Hot Tub Help
It’s been below freezing here in the Northeast. The kids have been excited to go into our hot tub. Chase insists that we should go into the hot tub when it’s really cold. Hmmm . . . what is his definition of “really cold”? Fortunately, we’re finally approaching a warm up. It’ll finally be above freezing! I’m hesitant to let the kids in the hot tub in this weather, but they’ve been in hot tubs in the past and loved it.
Best hot tub sanitizer for eczema
When we first moved in I had to get the hot tub set up. I wanted the kids to be able to use it and not get a rash. I’ve heard stories from friends with skin conditions and their kids developed terrible rashes after being in the hot tub. I talked to the pool and spa contractor I hired, did research online, and talked to the kids’ pediatrician. All to determine which type of hot tub sanitizer would be best for the kids’ eczema (and mine).
There are several different options – chlorine, salt water, and bromine. Deciding on the best option we took into consideration maintenance of the hot tub, cost, and skin sensitivity.
After years of the kids swimming in highly chlorinated pools during swim lessons, I knew that chlorine was not good for my kids’ skin. Catherine, who has the worst case of eczema of all my kids, would always develop red, itchy skin after swim lessons. I would have her shower at the aquatic center immediately after lessons and lotion her skin right away. After years of that experience, I knew that once we had our own pool I would not want to expose them to high levels of chlorine. When it came time to set up the hot tub, I had immediately crossed chlorine off the list of options.
Salt water sanitizer
When we moved into our first house, we immediately converted our pool into a salt water pool. It was expensive to convert our pool system to a salt water system, but it was worth it. There was a noticeable difference in Catherine’s skin after using this pool compared to a chlorinated pool. A saltwater conversion would’ve been my preferred choice for the hot tub, but the cost of the conversion was beyond my budget. It should be noted that saltwater systems still produce some chlorine as a sanitizer, but not to the same level as a chlorinated pool.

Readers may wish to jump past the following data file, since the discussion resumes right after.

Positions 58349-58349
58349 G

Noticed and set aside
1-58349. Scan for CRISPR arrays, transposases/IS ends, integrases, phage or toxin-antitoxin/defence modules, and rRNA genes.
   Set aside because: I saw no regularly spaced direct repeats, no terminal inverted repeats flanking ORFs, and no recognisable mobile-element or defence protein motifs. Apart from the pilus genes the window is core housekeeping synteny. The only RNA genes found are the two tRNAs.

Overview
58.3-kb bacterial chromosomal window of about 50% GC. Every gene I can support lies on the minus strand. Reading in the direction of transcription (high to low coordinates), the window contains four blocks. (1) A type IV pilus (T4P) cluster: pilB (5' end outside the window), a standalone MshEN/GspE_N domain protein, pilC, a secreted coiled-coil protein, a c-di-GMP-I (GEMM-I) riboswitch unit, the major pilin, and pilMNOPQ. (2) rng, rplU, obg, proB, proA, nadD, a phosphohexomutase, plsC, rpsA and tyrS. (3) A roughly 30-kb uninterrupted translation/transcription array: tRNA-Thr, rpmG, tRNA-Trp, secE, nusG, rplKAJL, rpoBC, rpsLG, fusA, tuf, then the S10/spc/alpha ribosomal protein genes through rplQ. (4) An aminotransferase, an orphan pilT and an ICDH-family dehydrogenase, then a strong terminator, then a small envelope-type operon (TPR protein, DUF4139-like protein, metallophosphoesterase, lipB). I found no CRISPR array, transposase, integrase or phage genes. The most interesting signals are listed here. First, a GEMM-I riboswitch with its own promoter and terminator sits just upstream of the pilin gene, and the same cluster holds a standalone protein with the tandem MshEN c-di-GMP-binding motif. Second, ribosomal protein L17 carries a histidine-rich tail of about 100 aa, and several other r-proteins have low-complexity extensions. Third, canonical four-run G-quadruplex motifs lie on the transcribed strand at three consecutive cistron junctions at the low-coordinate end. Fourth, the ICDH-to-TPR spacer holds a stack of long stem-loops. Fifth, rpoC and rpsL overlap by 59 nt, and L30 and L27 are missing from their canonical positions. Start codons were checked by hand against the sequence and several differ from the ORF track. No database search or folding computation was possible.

Bromine was a hot tub sanitizer that I didn’t know much about. I had heard from people with eczema or other skin conditions that they had a good experience with a bromine system in their hot tub. I had done my own research as well and found that it is one of the preferred options for people with sensitive skin. The maintenance work required was manageable for me. It was also a budget-friendly option. Another benefit was that it doesn’t give off the strong chlorine odor. Bromine gives off its own odor, but we didn’t find it offensive.
Making our hot tub work for our family
I listened to the kids and we finally slipped into the hot tub. Well, actually, we made a run for it because it was still cold outside! But the warm water of the hot tub was soothing and they had a lot of fun. When they got out, I had them all take a shower and put lotion all over. That night I didn’t see a rash.
Bromine was the winner!
For the following week, they didn’t complain of itchiness any more than normal. There were no bright, red spots of eczema. Since the first time in the hot tub, they’ve been in a few more times. They haven’t complained about their skin itching and I haven’t seen flare-ups. I’ve been careful about letting them in the hot tub for only about 15 to 20 minutes at a time. We’ve been successful with this combination and I’m happy that they are enjoying the hot tub as much as I am.
This is what worked for our family. It's a good idea to check with your family's doctors and hot tub professionals for recommendations that best suits your family's needs.
On an average day, how would you rate your level of anxiety related to atopic dermatitis?